Mountains of Eternal Light
Earlier selenographers and selenodesists referred to the mountains of the moon or high crater rims near the north and south poles as mountains of eternal light , the tips of which are almost always in sunlight .
At the South Pole they are partly identical to the Leibniz Mountains , but also include some more distant mountain ranges “behind” the large Manzinus and Moretus craters . At the North Pole, there are crater edges and peaks in the area of the lunar craters Byrd , Peary , Nansen and Hermite.
The mountains of eternal light are particularly noticeable with a narrow crescent moon , where they already appear in small telescopes as bright points beyond the shadow border ( terminator ), i.e. clearly stand out from the still dark surroundings.
With medium-sized telescopes (from about the eight-inch) individual crater rim or mountain peaks can be seen. For some time now, astronomers have been planning to build an observatory in these regions that is not disturbed by terrestrial stray light and radio traffic. It would be cheapest on the edge of the back of the moon , but then telemetry would have to be done via lunar satellites . Solar energy is a good source of energy .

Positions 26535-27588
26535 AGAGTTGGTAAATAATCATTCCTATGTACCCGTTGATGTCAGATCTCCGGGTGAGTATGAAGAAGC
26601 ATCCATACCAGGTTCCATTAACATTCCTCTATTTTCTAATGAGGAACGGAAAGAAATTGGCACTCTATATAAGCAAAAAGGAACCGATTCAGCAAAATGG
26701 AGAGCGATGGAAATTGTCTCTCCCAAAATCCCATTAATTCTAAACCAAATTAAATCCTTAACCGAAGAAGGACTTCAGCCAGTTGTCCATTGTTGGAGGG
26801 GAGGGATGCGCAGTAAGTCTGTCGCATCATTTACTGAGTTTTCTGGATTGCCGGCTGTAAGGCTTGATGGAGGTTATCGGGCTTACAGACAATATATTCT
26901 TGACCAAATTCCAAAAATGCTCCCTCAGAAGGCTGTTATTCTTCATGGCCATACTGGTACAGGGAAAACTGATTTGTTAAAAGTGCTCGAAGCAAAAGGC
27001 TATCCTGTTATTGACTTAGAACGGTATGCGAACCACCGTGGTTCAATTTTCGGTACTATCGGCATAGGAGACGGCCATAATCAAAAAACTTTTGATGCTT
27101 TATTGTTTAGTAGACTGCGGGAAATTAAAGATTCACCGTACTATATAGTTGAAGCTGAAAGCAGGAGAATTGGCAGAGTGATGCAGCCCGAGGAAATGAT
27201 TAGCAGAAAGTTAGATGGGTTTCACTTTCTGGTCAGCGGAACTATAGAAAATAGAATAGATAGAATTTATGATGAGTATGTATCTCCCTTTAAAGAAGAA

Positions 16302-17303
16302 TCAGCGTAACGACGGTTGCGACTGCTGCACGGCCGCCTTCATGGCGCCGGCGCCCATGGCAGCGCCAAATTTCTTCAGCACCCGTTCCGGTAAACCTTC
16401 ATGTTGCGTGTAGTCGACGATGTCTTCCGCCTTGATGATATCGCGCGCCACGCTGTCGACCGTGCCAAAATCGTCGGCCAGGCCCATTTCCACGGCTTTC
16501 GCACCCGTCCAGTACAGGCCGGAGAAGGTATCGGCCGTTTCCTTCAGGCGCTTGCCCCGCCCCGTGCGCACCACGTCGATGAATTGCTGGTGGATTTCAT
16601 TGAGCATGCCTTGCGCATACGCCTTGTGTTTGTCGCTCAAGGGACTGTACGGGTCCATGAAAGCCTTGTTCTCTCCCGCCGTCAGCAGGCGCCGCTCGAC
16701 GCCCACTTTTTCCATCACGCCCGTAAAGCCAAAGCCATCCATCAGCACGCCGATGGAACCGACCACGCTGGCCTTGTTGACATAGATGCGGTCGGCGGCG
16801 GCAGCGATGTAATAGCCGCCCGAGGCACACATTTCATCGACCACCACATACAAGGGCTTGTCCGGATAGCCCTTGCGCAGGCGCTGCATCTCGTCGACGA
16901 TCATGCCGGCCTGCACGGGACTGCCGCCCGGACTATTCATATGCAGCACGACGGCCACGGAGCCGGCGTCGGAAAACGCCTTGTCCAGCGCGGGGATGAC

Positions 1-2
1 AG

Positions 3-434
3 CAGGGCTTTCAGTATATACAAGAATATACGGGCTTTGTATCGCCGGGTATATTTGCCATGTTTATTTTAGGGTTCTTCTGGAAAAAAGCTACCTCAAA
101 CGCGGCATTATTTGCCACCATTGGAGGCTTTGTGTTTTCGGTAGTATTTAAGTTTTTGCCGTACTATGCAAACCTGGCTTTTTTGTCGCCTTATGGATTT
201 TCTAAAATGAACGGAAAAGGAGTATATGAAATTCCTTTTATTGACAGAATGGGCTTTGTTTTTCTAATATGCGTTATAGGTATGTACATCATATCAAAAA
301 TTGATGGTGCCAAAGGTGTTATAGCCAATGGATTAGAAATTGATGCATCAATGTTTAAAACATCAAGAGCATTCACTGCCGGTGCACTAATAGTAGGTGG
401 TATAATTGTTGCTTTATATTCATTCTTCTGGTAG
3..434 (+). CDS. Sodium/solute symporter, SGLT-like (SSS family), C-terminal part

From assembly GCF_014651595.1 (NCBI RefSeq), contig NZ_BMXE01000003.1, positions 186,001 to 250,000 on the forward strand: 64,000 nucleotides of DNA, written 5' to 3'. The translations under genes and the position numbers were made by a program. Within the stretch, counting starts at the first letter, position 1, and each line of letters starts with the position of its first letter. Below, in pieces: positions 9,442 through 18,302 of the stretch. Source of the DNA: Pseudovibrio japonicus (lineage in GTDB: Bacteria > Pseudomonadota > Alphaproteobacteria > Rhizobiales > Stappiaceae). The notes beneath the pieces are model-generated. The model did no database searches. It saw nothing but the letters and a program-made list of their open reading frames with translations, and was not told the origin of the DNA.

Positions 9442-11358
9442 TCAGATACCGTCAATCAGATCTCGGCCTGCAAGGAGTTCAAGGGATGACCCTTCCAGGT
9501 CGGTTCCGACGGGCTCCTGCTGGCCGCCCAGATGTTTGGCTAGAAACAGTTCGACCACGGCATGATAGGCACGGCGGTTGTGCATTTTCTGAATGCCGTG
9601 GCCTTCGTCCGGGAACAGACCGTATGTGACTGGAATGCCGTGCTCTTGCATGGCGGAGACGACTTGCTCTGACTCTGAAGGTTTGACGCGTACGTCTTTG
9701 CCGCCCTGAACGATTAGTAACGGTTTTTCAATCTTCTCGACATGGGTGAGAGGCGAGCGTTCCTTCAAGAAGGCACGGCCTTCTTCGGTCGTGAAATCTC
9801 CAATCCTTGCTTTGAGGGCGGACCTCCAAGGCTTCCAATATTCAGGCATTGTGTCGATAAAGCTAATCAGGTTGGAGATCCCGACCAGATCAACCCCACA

The valleys between the laterally lit heights are constantly in the shade, which also promises interesting outcrops. Between 1996 and 1999, radar and spectrometer measurements by the lunar probes Clementine and Lunar Prospector proved the existence of water ice on both poles. The ice is presumably contained in the regolith on the lunar surface, but it could also form small ice lenses at a depth of around 50 cm. Both possibilities would be of great interest for space travel .